The latest information on international trade in goods and services, out March 5, is for January and shows that the goods and services trade deficit was $68.2 billion, 1.9% over the December deficit.
International markets: Inflationary pressures may be ramping up globally. February saw consumer prices increase in several nations, including France, Germany, Italy, Canada, China, and Japan. In the markets, the EURO STOXX Europe 600 Index gained about 4.1% in March; the United Kingdom’s FTSE inched up 1.1%; Japan’s Nikkei 225 fell 1.3%; and China’s Shanghai Composite Index plunged nearly 4.0%.
Consumer confidence: The Conference Board Consumer Confidence Index® surged in March to its highest reading in a year. The index stands at 109.7, up from 90.4 in February. The Present Situation Index, based on consumers’ assessment of current business and labor market conditions, increased from February’s 89.6 to 110.0 in March. The Expectations Index, based on consumers’ short-term outlook for income, business, and labor market conditions, rose from 90.9 in February to 109.6 in March.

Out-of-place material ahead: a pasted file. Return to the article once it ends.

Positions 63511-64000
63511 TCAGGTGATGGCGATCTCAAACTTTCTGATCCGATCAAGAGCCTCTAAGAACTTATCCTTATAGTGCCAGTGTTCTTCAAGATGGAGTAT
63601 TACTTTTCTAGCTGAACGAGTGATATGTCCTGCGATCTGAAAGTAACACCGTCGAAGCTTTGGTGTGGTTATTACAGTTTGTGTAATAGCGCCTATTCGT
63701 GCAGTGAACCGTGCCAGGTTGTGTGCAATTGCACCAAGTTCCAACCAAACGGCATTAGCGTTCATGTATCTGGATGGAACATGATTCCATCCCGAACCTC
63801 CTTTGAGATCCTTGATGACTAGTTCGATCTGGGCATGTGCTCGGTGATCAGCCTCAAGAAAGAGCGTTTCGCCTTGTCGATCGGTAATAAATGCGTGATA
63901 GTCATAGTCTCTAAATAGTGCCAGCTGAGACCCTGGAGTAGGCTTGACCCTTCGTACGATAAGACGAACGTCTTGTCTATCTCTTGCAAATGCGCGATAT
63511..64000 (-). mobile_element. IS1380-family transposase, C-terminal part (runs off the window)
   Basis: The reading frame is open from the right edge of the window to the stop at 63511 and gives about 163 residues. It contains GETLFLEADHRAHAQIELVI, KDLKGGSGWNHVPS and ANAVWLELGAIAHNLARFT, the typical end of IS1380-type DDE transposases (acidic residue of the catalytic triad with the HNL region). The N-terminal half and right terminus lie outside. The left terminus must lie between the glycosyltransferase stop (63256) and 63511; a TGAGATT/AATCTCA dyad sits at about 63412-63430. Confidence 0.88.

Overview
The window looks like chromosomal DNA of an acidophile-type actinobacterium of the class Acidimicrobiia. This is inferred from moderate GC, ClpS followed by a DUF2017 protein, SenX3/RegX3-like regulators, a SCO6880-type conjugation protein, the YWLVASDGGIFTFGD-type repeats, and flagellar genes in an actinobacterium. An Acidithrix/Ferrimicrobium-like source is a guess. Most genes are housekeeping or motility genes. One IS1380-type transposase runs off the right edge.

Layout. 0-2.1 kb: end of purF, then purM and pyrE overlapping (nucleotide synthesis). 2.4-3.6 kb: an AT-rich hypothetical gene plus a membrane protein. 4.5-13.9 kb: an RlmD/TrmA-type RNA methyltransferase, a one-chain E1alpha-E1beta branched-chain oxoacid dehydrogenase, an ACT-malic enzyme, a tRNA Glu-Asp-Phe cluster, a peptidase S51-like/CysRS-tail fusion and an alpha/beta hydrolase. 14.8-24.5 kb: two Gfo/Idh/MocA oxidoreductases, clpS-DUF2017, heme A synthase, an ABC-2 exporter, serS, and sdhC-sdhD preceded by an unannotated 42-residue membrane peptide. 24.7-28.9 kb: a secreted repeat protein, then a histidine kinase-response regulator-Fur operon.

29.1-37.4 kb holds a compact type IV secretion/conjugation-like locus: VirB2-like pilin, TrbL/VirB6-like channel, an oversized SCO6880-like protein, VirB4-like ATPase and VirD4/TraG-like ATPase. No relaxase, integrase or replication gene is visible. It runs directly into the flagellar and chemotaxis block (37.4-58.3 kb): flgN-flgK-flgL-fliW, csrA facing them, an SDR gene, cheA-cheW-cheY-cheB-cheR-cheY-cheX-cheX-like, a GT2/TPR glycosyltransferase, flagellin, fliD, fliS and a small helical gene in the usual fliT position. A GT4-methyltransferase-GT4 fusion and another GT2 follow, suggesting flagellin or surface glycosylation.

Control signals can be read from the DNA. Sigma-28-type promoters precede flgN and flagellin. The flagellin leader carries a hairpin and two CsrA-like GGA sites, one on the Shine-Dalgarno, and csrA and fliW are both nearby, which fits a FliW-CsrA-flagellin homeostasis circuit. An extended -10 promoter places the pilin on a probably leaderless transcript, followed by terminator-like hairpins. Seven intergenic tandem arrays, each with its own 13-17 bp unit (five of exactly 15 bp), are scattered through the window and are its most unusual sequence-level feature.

Stimulus – then more stimulus
The run-up in US equity markets between election day and inauguration day was the largest we’ve seen for any such period. In addition, once the Georgia senate elections were settled, locking in the ‘blue wave’ of a democrat-controlled house, senate, and presidency, markets took yet another leg higher. It’s hard to argue that this was not the result of much higher expectations of fiscal stimulus at the hands of a Biden administration now empowered with the legislative backing that followed. As we head into the second quarter, markets seem to have already priced in not only the impact of the latest round of pandemic support, but also a mammoth infrastructure package, a combination of which should lead to more substantial growth of the US economy than we’ve seen in a long time.
The extent of the pandemic recovery between the Trump and Biden administrations has now eclipsed in scope that of the other major western economies.
Vaccine vs. Variants
Further supporting further market growth will be the efficacy of vaccines in ending the COVID pandemic. While variants that seemingly result in increasing cases begin to emerge, driving total case counts higher, the widespread rollout of vaccines is having a significant impact in mortality from the disease. This is helpful because things like a vaccine failure or another spike in mortality are seen as possible shocks to the ongoing recovery.